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Experience with a novel laparoscopic gynecologic curriculum in Haiti: lessons in implementation



An estimated one-third of the world’s burden of disease requires surgical treatment. In many high-income nations, a large proportion of critical surgical procedures are performed laparoscopically due to a number of advantages the technique offers. There is forward progress in the global surgery field to increase access to laparoscopic techniques in low and middle-income settings (LMIC), with potential benefits to both patients and surgeons.


A week long laparoscopic surgery curriculum for surgeons and hospital staff was designed and implemented in a low-resource setting. An iterative design was used to adapt the curriculum on the ground.


The local laparoscopic team was able to independently perform two laparoscopic procedures since the course was administered.


Implementing laparoscopic surgery programs may be feasible in many LMIC settings. Access to this care may benefit patients. Lessons learned for the global laparoscopist are described.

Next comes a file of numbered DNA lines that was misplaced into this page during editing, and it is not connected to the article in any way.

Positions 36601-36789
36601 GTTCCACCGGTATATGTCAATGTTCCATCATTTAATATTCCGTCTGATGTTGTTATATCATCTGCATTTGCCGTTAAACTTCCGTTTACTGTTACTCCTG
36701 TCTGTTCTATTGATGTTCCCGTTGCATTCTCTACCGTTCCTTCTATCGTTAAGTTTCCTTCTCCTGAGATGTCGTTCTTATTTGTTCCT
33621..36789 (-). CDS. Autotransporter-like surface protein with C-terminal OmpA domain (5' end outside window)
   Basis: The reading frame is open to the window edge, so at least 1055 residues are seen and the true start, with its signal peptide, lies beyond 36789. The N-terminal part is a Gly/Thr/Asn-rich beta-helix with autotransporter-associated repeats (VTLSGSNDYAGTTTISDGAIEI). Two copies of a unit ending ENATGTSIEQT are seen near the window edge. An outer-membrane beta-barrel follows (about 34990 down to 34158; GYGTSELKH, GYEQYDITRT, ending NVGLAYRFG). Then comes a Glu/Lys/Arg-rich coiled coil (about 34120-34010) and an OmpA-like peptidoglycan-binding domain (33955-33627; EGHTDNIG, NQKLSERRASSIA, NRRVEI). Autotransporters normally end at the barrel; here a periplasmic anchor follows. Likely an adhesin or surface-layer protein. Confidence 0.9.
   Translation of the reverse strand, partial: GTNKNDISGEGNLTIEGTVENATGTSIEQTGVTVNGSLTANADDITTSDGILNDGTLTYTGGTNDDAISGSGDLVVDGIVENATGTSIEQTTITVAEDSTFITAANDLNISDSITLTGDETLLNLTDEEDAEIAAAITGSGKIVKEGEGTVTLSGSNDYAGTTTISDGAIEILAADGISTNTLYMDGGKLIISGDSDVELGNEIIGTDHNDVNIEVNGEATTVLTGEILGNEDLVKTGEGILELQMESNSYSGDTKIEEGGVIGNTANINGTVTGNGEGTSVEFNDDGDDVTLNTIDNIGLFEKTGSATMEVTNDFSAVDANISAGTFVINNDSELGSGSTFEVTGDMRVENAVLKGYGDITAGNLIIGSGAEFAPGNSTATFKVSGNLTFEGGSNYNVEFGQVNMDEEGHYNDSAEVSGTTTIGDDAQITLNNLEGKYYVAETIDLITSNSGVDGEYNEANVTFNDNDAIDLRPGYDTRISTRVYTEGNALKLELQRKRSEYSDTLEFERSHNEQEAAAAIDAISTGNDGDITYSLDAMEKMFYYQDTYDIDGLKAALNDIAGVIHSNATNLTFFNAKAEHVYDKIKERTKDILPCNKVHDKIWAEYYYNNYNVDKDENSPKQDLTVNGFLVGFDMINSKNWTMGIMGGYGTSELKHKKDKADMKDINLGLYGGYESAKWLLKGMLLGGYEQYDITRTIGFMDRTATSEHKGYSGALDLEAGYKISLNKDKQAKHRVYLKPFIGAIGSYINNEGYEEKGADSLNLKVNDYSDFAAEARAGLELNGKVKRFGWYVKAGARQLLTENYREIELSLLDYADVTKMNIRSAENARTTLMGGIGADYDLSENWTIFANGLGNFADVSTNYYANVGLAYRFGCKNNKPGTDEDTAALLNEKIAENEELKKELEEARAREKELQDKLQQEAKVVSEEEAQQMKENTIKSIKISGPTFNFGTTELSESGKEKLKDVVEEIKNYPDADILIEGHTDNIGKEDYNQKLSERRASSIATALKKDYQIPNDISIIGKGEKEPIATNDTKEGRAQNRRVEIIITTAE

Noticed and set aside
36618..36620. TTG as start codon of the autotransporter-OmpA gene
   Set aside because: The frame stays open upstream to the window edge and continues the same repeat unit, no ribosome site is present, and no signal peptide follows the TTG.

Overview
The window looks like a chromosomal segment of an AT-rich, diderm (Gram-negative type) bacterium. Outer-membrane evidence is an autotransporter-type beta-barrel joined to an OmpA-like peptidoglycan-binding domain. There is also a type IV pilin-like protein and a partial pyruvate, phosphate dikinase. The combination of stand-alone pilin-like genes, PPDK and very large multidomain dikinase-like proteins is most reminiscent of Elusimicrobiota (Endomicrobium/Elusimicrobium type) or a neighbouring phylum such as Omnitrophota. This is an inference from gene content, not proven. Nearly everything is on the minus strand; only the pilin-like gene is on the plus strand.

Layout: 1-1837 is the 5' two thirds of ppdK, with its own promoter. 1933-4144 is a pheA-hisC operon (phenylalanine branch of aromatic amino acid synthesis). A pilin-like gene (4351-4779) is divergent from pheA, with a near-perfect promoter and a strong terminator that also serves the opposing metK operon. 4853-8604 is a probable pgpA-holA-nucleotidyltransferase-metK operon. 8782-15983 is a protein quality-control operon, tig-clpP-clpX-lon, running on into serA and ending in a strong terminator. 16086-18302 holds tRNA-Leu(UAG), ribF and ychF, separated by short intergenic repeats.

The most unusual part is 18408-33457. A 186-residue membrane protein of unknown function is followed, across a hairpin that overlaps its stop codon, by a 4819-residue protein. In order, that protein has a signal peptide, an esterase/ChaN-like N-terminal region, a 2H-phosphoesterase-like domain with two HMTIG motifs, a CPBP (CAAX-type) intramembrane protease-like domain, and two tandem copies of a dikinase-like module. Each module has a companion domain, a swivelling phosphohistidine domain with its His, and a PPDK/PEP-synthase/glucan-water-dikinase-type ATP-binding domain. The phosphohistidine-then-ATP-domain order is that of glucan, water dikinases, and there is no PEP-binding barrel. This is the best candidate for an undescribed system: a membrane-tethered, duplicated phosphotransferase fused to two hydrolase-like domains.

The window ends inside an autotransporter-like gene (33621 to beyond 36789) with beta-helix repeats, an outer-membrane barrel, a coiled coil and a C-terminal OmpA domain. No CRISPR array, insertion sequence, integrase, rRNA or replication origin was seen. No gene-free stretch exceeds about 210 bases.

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We thank the staff and patients of Hopital Universitaire at Mirebalais, Haiti for their hospitality and collegiality.

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Correspondence to Lara Harvey.

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Lara Harvey, Howard Curlin, Barry Grimm, Barbie Lovett, Jean-Claude Ulysse, and Christopher Sizemore have no conflict of interest or financial ties to disclosures.

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Harvey, L., Curlin, H., Grimm, B. et al. Experience with a novel laparoscopic gynecologic curriculum in Haiti: lessons in implementation. Surg Endosc (2019).

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  • Laparoscopy
  • Global
  • Curriculum
  • Gynecology
  • Implementation
  • Surgery